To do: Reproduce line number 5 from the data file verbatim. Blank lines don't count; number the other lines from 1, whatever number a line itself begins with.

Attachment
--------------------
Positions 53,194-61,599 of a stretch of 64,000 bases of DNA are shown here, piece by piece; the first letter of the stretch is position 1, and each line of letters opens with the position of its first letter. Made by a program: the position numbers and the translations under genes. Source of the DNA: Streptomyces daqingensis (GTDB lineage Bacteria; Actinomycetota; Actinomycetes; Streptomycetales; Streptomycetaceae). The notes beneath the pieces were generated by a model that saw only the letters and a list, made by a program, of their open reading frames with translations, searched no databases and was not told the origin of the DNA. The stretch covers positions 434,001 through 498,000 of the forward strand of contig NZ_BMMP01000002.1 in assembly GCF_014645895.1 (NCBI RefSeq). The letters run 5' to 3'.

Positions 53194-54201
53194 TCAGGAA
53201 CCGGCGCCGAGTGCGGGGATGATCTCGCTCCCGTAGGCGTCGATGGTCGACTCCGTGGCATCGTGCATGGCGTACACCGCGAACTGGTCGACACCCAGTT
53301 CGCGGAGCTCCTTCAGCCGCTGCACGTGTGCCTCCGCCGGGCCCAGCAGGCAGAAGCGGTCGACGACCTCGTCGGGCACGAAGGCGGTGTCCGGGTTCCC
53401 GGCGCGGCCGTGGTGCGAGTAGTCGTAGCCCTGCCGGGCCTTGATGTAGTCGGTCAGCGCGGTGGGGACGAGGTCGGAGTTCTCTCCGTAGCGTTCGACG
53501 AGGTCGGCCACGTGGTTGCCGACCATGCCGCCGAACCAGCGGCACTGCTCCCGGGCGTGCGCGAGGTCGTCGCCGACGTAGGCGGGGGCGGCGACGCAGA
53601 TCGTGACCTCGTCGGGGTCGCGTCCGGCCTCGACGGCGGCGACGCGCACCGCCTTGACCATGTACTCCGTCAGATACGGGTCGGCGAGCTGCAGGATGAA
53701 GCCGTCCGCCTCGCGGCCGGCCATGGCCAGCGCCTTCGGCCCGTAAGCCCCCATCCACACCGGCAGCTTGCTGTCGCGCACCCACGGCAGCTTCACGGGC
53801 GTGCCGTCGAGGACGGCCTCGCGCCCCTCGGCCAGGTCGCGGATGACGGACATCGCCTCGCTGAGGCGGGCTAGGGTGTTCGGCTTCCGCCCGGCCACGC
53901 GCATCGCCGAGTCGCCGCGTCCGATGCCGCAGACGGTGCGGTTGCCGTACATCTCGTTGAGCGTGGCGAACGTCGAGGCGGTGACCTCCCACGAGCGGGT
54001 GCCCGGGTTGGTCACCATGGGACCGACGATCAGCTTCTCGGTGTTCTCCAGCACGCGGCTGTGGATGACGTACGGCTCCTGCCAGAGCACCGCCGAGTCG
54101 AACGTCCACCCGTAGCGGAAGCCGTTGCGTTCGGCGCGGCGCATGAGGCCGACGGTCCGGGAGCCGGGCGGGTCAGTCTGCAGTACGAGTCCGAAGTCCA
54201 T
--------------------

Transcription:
53301 CGCGGAGCTCCTTCAGCCGCTGCACGTGTGCCTCCGCCGGGCCCAGCAGGCAGAAGCGGTCGACGACCTCGTCGGGCACGAAGGCGGTGTCCGGGTTCCC